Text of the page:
- Haven’t X, Y, and Z already done this? We shouldn’t be supporting duplication of effort.
- Are all of the stakeholders on board? (Hat tip to @patrickgmj for this gem.)
- What about sustainability?
So, some ideas for countering these when you're working on your proposal:
- Have you looked at work that's been done in this area (this might entail some real digging)? If there are projects and/or literature that deal with the same areas as your proposal, then you should take them into account. You need to be able to show you've done your homework and that your project is different from what's come before.
- Who is your audience? Have you talked to them? If you can get letters of support from one or more of them, that will help silence the stakeholders objection.
- You ought to have some sort of story about sustainability and/or the future beyond the project, to show that you've thought about what comes next. Even if your project is an experiment, you should talk about how you're going to disseminate the results so that those who come after will be able to build on your work.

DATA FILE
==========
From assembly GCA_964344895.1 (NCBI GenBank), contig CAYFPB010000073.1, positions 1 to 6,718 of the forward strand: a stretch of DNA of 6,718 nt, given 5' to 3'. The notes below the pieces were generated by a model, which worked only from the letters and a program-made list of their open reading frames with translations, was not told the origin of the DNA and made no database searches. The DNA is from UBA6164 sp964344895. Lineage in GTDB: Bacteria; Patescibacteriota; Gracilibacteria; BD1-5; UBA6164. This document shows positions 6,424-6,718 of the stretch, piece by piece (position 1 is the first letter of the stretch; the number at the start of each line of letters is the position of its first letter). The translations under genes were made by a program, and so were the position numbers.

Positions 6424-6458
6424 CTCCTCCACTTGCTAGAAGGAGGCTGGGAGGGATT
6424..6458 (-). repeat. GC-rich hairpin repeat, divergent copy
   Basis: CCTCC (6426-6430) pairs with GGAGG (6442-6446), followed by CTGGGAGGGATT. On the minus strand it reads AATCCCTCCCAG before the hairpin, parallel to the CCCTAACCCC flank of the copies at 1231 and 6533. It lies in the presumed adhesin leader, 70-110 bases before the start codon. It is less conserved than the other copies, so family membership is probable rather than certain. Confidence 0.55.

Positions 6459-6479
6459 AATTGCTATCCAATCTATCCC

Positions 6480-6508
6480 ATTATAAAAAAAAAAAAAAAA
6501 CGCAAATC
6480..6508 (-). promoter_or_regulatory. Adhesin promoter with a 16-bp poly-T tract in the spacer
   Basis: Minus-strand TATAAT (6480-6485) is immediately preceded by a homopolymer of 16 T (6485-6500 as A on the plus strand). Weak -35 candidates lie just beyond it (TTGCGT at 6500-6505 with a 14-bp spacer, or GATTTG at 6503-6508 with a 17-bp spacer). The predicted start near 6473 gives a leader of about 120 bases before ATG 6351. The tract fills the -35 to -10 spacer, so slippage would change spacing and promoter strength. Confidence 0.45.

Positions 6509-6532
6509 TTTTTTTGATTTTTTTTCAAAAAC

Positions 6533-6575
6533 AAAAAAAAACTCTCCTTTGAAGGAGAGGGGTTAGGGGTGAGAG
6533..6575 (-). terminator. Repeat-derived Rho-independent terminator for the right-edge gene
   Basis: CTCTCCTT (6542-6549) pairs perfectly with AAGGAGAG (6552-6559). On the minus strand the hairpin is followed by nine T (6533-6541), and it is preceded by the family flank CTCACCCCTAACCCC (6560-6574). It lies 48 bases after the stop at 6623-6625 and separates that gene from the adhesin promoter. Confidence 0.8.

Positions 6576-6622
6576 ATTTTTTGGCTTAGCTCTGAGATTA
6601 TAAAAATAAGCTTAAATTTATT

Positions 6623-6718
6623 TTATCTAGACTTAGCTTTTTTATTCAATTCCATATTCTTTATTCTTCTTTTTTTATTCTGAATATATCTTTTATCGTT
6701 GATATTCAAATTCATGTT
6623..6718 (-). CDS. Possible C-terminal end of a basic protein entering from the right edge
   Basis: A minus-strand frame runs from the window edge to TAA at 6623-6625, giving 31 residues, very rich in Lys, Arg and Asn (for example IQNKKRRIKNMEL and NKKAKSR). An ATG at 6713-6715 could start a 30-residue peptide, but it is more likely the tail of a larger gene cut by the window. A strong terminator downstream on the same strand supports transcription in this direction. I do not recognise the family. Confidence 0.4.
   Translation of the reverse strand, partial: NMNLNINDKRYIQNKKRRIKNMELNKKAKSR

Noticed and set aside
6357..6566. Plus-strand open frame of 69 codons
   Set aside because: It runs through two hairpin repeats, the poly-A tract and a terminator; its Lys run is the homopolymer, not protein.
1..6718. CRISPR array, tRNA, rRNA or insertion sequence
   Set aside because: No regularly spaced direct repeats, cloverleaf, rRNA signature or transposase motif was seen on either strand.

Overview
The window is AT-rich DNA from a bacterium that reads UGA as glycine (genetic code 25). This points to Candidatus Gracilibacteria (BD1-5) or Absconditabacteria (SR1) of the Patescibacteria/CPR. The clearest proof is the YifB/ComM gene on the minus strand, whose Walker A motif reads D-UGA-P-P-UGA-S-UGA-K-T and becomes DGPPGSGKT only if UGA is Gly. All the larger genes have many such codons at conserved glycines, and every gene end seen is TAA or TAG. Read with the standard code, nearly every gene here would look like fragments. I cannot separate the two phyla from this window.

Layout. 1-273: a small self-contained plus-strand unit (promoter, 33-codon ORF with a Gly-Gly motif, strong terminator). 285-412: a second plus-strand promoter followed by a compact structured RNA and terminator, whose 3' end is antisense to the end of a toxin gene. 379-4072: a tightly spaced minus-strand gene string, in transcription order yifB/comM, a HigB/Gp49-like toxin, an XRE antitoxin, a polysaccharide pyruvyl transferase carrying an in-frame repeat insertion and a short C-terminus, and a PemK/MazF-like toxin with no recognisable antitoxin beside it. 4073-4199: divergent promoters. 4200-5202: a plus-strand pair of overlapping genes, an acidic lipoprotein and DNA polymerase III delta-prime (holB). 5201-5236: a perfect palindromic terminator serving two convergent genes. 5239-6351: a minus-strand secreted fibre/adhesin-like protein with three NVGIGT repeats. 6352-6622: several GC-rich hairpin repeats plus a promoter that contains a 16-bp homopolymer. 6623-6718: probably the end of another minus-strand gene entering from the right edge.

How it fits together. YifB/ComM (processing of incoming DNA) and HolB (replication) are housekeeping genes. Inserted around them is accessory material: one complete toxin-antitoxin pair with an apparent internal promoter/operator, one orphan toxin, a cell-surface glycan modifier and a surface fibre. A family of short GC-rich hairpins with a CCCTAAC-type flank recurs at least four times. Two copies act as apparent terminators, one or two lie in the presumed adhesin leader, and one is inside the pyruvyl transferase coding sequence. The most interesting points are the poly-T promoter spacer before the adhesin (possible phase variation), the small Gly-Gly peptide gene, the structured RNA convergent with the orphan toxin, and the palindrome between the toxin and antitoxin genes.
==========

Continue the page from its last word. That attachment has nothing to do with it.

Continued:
I agree with Tom that these criticisms can be deployed to stifle creative work. In technology, sometimes wheels need to be reinvented, sometimes the conventional wisdom is flat wrong, and sometimes worrying overmuch about the future paralyses you. But if you're writing a proposal, assume these objections will be thrown at it, and do some prior thinking so you can spike them before they kill your innovative idea.